USAA Federal Savings Bank (USAA FSB) received a $140 million fine from the Financial Crimes Enforcement Network (FinCEN) in March 2022 for willful violations of the Bank Secrecy Act (BSA) between 2016 and 2021 and failures of implementing the minimum AML regulatory requirements. The bank accepted the accusation of intentionally failing to operate an appropriate AML program and reports numerous suspicious transactions of its customers such as those who are detected to use personal accounts for obvious criminal activities.
Santander Bank UK: $132 Million Fine
Santander Bank of the UK was fined GBP 107.7 million ($132 million) by the UK’s Financial Conduct Authority (FCA) due to the repetitive failures in complying with AML law in December 2022. The compliance failures stemmed from insufficient customer identity verification systems and KYC (know your customer) procedures. The FCA reported that Santander Bank remained disqualified in monitoring and detecting the difference between the declared amount and actual turnover amount of their customers. The bank’s weak AML systems and inefficiency in acknowledging the weaknesses increased its involvement with the risk of money laundering and financial crime.
National Bank of Pakistan: $55 Million Fine
The National Bank of Pakistan (NBP) was charged by the US regulators with failures and violations of AML regulations repeatedly including insufficient internal checks and risk management. The total amount of $55 million was constituted by two consecutive fines by The Federal Reserve and the New York State Department of Financial Services (NYDFS) which were $20.4 million and $35 million. The report of the Federal Reserve states that the NBP failed in operating an effectively-working risk management process and internal controls which resulted in deficiencies in AML compliance. Although the bank received several legal warnings about its suspicious position and possible AML law breaches, it did not take the necessary precautions in time.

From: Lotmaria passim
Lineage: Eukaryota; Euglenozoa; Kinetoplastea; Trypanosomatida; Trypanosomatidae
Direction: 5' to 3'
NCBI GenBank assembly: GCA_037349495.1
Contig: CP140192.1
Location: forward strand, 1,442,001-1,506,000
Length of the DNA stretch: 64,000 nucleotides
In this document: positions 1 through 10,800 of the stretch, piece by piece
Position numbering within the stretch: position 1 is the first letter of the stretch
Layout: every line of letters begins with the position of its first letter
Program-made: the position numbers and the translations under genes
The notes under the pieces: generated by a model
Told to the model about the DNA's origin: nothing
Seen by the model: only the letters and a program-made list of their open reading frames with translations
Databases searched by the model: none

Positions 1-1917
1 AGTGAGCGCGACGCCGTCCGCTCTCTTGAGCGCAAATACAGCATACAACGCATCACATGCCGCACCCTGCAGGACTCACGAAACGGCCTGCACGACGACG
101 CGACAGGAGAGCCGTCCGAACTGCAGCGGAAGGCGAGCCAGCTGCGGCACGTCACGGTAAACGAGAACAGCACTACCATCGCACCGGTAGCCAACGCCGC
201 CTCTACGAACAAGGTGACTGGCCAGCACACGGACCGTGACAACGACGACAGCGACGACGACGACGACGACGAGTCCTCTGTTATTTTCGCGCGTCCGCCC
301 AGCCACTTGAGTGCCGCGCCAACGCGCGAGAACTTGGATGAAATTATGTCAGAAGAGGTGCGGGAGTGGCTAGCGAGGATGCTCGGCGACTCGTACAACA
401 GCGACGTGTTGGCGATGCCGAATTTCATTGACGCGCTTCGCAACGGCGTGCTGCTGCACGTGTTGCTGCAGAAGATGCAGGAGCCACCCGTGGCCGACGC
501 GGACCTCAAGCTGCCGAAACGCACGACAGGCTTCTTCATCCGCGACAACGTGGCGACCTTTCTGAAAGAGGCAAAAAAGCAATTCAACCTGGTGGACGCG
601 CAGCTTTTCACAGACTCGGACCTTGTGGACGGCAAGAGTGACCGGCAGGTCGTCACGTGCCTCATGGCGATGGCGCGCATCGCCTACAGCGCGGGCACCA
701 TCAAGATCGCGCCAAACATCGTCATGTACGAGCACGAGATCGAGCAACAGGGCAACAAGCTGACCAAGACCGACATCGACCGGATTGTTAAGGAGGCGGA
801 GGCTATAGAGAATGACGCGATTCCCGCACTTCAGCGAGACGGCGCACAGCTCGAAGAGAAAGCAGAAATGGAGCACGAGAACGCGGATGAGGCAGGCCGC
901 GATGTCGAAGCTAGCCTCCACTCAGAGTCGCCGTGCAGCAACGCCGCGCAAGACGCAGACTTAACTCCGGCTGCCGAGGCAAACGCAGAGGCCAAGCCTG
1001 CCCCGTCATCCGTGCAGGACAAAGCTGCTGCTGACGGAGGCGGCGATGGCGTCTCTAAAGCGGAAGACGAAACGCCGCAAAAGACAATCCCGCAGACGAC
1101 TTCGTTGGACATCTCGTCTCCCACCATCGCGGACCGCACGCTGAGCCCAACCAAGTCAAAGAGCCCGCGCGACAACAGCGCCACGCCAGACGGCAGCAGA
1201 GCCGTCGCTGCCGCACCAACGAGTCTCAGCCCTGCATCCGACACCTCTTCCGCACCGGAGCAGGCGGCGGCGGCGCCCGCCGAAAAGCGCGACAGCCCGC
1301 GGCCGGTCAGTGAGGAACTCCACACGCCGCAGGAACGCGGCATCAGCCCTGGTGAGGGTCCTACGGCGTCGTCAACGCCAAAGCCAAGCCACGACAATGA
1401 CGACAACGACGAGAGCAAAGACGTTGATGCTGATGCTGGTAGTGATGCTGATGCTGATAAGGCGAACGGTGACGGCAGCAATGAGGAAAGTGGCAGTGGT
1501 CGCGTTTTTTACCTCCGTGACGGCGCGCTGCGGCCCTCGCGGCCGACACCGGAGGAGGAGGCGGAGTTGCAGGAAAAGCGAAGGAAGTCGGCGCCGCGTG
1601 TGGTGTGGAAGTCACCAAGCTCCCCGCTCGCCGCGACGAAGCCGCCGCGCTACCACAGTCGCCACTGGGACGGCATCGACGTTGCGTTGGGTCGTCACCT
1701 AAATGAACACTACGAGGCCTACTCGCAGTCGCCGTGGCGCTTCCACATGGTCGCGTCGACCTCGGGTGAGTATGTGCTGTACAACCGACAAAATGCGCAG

AML Fines in the Crypto World
As the popularity and use of the Virtual Asset Service Providers (VASPs) has been gaining an undeniable expansion in recent years, the financial criminals are coming up with new ways to exploit the crypto ecosystem to achieve their fraudulent deeds. Naturally, the regulators spare special attention and effort for the regulation of this sector.
In 2022, penalties for violating the AML regulations during crypto exchanges were imposed as well. The crypto trading platform called Bittrex had to pay $53 million and the financial services firm Robinhood was fined $30 million for the AML non-compliance.
The surge in AML fines in 2022 demonstrates clearly that the fight against financial crimes has taken a serious turn and the regulators are sternly determined to fortify their precautions in this combat. However, the big amount of fines also shows that the fiscal penalties might not be effective enough to discourage the financial institutions from taking part in illegitimate activities. It is essential to find out and analyze the origin of the problems and get into action with tailored measures and regulations. Financial institutions need to comprehend the vitality of the compliance programs and apply constant monitoring to defend the global financial system against the illicit intentions and actions of the criminals.